Pharmacist Sees Medicare Confusion Up Close The deadline to enroll in Medicare's new prescription drug plan is Monday, but millions of seniors have yet to decide whether they plan to join the government program. It's the largest expansion of the Medicare program in more than 40 years -- and for many, the most confusing. Michele Norris talks with Alan Julius, a pharmacist in Cherokee, Iowa.
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Pharmacist Sees Medicare Confusion Up Close

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Pharmacist Sees Medicare Confusion Up Close

Pharmacist Sees Medicare Confusion Up Close

Pharmacist Sees Medicare Confusion Up Close

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The deadline to enroll in Medicare's new prescription drug plan is Monday, but millions of seniors have yet to decide whether they plan to join the government program. It's the largest expansion of the Medicare program in more than 40 years — and for many, the most confusing. Michele Norris talks with Alan Julius, a pharmacist in Cherokee, Iowa.

MICHELE NORRIS, Host:

Back when the new Medicare program was first introduced in January, we called a pharmacist in Iowa to see how things were going. We decided to ring his number again for a status report as the deadline nears. His name is Alan Julius and he's the pharmacist at Valley Pharmacy in Cherokee, Iowa. He joins us now. Good to talk to you Mr. Julius.

ALAN JULIUS: Well nice to talk to you again.

NORRIS: Well in your estimation why has it been so difficult to get people to sign up for the plan?

JULIUS: Well at this point, and the people that are enrolling now have been on the fence, and not sure whether they should sign up. Many of these people just simply don't take a lot of medications, and so they're reluctant and waiting to start. Although I'm finding as people come in, that many of them should've started in January and they would've received much more benefit. And that signing up this late in the year by the time that they've met their deductible and they'll be getting some benefit from the program, it will be at the end of the year, and it will start over again.

NORRIS: So you're saying that it sort of falls into various categories. If someone currently needs to take a prescription, they're more likely to jump into the program. Those who don't presently need drugs, they're more likely to be holdouts?

JULIUS: That's right.

NORRIS: And as they weigh this decision are they coming in and seeking your advice talking to you about this? And, if so, what are you hearing?

JULIUS: Well yes they are. They're as confused now as the other patients were at the beginning of the year. And so they just want my advice on which plan they should choose. Obviously I can't pick a plan for them, but most of the people here do not have access to the Internet or simply don't know how to use the Internet. And so we have recently been enrolling a lot of people on line for them. We'll go to the medicare.gov website and go to the plan finder and help pick a plan that's best for them. And then enroll them right there.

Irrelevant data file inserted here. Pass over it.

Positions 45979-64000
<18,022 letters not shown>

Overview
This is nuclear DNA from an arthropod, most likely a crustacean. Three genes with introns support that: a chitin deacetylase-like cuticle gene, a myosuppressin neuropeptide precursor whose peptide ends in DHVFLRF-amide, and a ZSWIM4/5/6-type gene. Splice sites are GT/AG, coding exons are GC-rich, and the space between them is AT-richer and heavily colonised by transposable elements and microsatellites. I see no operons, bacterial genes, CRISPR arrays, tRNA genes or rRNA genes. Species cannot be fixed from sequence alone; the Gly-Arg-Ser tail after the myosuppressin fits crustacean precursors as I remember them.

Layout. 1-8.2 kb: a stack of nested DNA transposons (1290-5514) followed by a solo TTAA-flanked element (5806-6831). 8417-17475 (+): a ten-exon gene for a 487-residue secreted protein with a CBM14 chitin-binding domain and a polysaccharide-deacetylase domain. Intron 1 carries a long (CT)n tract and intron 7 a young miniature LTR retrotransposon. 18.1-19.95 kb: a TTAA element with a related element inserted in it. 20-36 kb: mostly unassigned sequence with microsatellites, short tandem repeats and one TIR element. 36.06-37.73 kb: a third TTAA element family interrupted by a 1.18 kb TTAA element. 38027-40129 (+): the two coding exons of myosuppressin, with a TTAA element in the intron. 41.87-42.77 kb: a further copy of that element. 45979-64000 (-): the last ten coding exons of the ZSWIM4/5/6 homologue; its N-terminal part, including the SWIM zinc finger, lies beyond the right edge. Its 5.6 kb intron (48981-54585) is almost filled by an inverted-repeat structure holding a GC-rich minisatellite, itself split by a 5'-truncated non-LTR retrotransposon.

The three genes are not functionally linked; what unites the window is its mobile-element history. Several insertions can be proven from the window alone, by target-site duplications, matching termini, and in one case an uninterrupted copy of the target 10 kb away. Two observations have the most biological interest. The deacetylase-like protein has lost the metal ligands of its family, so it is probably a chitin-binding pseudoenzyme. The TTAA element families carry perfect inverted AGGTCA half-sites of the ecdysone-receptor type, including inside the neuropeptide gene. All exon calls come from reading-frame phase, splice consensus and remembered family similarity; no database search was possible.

NORRIS: Now are you equipped to dispense that kind of advice? Is that something you're even supposed to be doing?

JULIUS: Well no we're not supposed to pick plans for them. And, but we can assist them like I say online. We can assist them and with the plan finder, it will rank the various plans, and so they can choose. The final choice is theirs.

NORRIS: I know that people make these decisions based on very personal factors. But if you were to speak in very general terms, what are the benefits and what are the costs involved in joining the program, the decision whether or not to join the program?

JULIUS: Well again it depends on their utilization. How much they're spending on a monthly basis in medications. It can be a considerable benefit if they are spending over $1,000 a year in medications.

NORRIS: And can you give us an example of what kind of patient would be spending that much money on medications?

JULIUS: Well, the average Medicare recipient spends about $2,900 a year in medications. For that person, they're going to save about half. For those people that are left, say, maybe only $800 a year, it's really questionable in terms of a benefit. And so this is different than what Medicare has been in Part A and B where it's a true benefit. This they really have to look as an insurance, okay. That maybe sometime in the future if they're on more expensive medications, then they will be covered. They will have some coverage. Then they will be enrolled in the system, and they won't be penalized.

NORRIS: It's been almost six months since the program was rolled out. From your perspective standing behind the counter with your white coat on, is it working?

JULIUS: Oh.

NORRIS: Didn't mean to put you on the spot.

JULIUS: Yeah.

NORRIS: But you're out there where, as they say, the rubber hits the road.

JULIUS: Yeah well we can't go back but I'd, it's not working very well.

NORRIS: Well, Alan Julius, it's been good talking to you again. Thanks so much for your time.

JULIUS: Well sure. Thank you for calling.

NORRIS: Alan Julius is a pharmacist at Valley Pharmacy in Cherokee, Iowa.

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